And again, it goes back to that grassroots team of teams approach of, "Hey, you know what? Let's try and understand. Let's work with different people. Can we come up with better tools?" And I think that there's always opportunities to engineer a better tool.

And some folks were working on that. We never came up with something that was satisfactory to all of us. Some folks were working more about, how do we reduce the specific risk in these situations?

Sarah Nicastro: Yeah. I also think it's indicative of a good leader, that they came to you with a problem, you listened. But you didn't know the answer. So you just said, "I hear you. I don't know what the solution is, so let's figure it out together."

There's this, I think really outdated mentality of, "As a leader, I need to have all of the answers." And that just really stifles that creativity, many times over.

So that was a really good example of one of the things I wanted to ask is, so we talked about the top down, and we talked about the grassroots. So you want to have the top down in terms of having formal policies of course, but also keeping the topic itself front and center, top of mind. But then you want to create this culture, and the culture really happens within the ranks. Right? How do you make sure those two are ultimately meshing? How do we make sure that we're all moving in one direction together, and not at odds with one another somehow?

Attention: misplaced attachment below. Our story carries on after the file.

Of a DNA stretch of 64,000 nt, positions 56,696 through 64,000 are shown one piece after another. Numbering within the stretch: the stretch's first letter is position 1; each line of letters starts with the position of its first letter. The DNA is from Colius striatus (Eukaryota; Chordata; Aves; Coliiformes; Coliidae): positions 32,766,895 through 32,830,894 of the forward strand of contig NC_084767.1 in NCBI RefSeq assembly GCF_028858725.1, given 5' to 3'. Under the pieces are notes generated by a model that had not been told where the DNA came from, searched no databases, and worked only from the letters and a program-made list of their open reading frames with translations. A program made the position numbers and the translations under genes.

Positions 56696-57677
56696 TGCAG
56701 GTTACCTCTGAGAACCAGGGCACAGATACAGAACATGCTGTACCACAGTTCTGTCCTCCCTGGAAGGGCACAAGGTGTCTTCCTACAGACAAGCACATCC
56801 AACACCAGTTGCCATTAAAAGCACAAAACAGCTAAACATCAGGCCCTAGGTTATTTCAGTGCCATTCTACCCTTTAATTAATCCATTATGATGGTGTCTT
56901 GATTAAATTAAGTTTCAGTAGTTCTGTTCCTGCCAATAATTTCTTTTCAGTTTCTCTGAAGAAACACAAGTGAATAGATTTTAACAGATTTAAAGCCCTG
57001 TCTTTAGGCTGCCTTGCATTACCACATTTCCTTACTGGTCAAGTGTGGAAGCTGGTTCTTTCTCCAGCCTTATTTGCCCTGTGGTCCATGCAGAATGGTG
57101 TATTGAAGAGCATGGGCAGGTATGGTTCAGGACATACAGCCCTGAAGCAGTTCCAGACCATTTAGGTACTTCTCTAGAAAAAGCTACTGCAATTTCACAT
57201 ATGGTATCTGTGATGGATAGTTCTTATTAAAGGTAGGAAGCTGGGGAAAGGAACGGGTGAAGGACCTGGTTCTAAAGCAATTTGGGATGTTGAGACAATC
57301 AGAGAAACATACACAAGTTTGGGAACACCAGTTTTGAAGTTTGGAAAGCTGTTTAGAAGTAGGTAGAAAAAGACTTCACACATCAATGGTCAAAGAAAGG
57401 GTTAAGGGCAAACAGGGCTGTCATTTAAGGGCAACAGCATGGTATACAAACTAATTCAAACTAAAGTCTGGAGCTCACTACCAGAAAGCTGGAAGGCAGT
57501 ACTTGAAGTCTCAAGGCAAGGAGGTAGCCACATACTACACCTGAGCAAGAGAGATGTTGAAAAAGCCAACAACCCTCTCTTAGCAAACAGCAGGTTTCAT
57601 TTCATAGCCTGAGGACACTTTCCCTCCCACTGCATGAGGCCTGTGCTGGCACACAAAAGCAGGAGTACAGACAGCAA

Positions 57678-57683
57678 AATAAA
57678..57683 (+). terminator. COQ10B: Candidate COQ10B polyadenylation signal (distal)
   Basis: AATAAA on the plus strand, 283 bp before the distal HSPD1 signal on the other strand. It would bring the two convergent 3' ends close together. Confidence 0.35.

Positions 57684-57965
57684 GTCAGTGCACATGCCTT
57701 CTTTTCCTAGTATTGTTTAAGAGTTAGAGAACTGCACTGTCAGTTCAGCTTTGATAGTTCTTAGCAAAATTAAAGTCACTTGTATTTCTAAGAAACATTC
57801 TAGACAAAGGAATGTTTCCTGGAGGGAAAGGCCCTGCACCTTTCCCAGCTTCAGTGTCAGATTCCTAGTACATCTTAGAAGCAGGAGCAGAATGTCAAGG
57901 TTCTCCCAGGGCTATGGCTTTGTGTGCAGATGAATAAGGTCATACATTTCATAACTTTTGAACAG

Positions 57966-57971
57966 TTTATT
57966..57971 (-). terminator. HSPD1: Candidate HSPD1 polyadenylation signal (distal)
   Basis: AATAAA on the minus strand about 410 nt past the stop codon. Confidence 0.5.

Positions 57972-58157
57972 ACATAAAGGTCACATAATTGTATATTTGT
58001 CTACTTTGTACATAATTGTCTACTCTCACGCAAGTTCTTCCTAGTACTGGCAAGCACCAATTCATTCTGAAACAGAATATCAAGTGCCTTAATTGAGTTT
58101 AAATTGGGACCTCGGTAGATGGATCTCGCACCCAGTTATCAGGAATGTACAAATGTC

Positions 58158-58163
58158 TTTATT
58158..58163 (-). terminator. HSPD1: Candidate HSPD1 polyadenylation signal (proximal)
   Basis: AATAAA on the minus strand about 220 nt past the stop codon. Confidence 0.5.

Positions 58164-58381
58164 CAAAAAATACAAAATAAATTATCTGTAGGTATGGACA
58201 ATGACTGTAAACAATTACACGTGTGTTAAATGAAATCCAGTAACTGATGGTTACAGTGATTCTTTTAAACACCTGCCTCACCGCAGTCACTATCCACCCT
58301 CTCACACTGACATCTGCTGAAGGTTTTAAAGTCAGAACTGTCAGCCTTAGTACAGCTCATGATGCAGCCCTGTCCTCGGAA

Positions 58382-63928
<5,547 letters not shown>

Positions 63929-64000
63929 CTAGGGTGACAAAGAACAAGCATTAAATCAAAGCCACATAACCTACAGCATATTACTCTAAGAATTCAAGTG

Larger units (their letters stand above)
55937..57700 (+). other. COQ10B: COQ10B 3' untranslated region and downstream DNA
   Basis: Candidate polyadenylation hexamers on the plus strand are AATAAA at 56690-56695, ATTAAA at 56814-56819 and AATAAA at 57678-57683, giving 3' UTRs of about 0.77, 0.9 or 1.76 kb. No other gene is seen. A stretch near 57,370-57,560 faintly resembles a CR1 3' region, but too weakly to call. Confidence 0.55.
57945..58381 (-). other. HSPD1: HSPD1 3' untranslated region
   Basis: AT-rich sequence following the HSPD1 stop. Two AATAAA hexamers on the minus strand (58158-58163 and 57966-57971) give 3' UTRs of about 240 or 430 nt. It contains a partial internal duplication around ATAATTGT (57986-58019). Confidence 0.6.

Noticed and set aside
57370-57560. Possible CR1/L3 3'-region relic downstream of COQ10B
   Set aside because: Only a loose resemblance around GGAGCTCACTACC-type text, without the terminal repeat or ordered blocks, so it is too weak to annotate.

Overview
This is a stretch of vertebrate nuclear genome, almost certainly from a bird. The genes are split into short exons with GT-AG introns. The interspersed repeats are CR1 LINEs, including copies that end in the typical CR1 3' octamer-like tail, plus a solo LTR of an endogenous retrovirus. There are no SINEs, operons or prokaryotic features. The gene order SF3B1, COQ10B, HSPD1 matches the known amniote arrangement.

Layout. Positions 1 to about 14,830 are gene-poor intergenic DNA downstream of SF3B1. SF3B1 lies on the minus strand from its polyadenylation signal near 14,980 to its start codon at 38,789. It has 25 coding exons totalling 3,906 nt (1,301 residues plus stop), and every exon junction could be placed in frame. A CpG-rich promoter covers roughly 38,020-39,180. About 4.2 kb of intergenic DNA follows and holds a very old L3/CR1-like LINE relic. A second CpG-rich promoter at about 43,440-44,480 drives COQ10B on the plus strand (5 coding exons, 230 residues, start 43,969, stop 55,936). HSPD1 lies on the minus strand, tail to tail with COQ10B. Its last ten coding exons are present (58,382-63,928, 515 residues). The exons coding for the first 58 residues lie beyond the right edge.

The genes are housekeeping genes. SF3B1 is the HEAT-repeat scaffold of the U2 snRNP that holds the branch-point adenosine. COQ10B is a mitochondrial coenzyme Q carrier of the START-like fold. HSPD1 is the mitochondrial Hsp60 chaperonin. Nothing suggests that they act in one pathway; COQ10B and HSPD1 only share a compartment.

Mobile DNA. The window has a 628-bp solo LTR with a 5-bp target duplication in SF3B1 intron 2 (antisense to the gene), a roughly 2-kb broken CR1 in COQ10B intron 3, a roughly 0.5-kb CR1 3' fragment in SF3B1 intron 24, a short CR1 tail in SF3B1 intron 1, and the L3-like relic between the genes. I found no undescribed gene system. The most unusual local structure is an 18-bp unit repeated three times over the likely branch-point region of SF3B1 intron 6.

Franklin Maxson: Yeah, that's a great question. And I call it the dynamic tension. It's a dynamic tension that we always have to watch for. And I think that there's a couple of different things. From a top down perspective, we've got to set goals, expectations. And how do we measure that? Are we actually moving towards the outcome that we want to have? Are we still going in the right direction? So we have to be able to measure that.

From a grassroots perspective, I like to always implement a mechanism where we document what is being found out in the field. And as we document those, you should call them hazard reports, or safety observations, whatever you want to call them. But we record those and we bring those in, and it's actually trying to get to what I call a close rate on those, where we're reviewing them all.

We may not be able to implement all of them. To be perfectly honest, some of them may not actually be something that makes sense. And we have to be able to have that candid feedback to the employees, and explain why it does not make sense, and what it was that they missed. And it gives you some opportunities for some really good discussions and some training from that perspective.